How do you take care of yourself during these difficult times? Here are some suggestions from a trauma-based psychotherapist.
1. Remind yourself that you are safe.
It is very difficult to feel safe, when there is so much going on. Anxiety goes rampant. You feel overwhelmed. You feel insecure. These are all normal feelings! Your reactions are normal reactions to an extraordinary event.
Remind yourself that you ARE safe. You might not FEEL safe—which is different—but you ARE safe.
You ARE safe.
You might not FEEL safe.
You ARE safe.
Your community; your police; your government; and your support systems in your community are all a working together to fight these horrible people.
2. Ground yourself.
When your anxiety runs rampant, you can experience the following symptoms:
-feeling like you’re losing control
To help these symptoms, this quick grounding activity can help tremendously. Here are some links to some of my favourite videos to help ground yourself, and reconnect to your body.
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It is very difficult not to get completely absorbed into the news. News agencies give you the latest updates, the emerging details, and helps to provide comfort when the perpetrators are caught. We try to seek answers when there are very few. We look to people who are on the scenes, and we look to provide us information to help us settle our fears down (but see tip #1).
However, we must remember, that while media is there to educate, but also to obtain ratings. Sensationalism, statements like “reports on the ground” (when often times there is no substantial evidence), and photos/coverage of suffrage of people become commonplace. While we may appreciate that this is happening on the ground, it is not helpful for our mental health and wellbeing; in particular to empaths.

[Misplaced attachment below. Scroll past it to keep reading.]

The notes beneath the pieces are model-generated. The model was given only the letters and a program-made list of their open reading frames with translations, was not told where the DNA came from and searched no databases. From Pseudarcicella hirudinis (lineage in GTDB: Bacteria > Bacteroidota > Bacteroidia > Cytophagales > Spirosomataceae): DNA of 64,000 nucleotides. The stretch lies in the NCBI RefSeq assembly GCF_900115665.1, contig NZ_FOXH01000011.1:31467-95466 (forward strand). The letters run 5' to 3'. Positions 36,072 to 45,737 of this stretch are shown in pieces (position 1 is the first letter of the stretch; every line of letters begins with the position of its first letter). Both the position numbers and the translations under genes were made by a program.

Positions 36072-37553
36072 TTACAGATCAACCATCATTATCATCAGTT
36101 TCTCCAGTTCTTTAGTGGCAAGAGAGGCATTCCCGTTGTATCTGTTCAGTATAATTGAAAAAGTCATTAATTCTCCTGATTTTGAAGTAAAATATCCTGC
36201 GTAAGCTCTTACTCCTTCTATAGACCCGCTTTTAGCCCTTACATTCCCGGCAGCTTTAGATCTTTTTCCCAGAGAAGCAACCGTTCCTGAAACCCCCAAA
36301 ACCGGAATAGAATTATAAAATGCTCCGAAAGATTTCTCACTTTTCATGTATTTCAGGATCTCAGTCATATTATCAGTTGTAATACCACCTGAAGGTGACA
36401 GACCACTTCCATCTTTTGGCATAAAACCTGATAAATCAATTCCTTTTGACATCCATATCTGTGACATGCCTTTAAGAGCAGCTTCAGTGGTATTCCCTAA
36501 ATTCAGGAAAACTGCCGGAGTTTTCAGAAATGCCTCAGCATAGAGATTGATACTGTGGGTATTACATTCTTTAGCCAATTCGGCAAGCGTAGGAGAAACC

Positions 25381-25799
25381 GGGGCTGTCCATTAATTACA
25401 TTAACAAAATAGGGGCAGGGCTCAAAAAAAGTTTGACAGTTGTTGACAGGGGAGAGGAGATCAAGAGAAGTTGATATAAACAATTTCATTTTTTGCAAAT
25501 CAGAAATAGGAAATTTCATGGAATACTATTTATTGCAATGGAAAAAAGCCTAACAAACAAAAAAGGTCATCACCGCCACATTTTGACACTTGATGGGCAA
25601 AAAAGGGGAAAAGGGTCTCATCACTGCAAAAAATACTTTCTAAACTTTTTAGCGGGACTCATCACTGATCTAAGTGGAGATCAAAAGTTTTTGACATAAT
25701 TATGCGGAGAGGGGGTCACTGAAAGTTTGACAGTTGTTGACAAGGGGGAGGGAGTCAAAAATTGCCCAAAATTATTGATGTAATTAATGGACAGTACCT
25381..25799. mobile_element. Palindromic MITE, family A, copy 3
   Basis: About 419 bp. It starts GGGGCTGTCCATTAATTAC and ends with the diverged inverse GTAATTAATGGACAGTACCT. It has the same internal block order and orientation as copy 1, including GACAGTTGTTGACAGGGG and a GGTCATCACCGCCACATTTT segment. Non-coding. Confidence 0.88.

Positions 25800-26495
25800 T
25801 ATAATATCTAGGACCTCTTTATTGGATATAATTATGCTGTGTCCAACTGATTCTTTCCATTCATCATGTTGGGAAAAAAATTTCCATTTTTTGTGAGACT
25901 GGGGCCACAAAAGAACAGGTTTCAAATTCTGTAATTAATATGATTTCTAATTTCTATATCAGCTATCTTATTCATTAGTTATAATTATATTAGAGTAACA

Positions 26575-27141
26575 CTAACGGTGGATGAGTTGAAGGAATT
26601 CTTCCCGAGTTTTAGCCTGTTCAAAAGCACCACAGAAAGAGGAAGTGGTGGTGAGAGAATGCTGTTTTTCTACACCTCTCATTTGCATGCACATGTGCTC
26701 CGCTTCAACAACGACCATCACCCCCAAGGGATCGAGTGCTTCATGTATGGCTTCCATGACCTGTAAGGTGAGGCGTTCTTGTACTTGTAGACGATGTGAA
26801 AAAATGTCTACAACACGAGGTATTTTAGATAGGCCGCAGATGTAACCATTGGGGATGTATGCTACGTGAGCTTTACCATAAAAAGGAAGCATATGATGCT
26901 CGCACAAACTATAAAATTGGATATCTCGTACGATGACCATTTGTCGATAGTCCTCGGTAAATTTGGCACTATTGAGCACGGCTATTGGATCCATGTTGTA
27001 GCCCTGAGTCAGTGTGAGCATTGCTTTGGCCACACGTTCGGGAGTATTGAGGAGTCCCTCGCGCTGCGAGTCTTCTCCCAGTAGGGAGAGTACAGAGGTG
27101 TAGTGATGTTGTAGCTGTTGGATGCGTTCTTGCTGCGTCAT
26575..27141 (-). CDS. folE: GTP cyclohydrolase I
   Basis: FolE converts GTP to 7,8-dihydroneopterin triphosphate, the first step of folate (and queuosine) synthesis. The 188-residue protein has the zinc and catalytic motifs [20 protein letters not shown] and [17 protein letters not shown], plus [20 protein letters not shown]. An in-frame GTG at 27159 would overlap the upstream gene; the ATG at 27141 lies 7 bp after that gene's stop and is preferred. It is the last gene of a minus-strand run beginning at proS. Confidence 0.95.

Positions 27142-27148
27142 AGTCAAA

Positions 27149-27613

Do yourself a huge favour; take a break from the news. Limit television viewing, internet news coverage, and reading articles on news apps. Your mental health will thank you.
4. Seek support
Know you are not alone in feeling overwhelmed with everything happening in the world today.
Take comfort in the fact that many people are seeking support in their community, with their social support networks, and with professionals (i.e. doctors, psychotherapists, counsellors, religious leaders/elders, etc).
Secure support from whomever you feel you can trust. If you’d like, I offer a free, 30 minute consultation in person or over Skype. Feel free to reach out to me, anytime!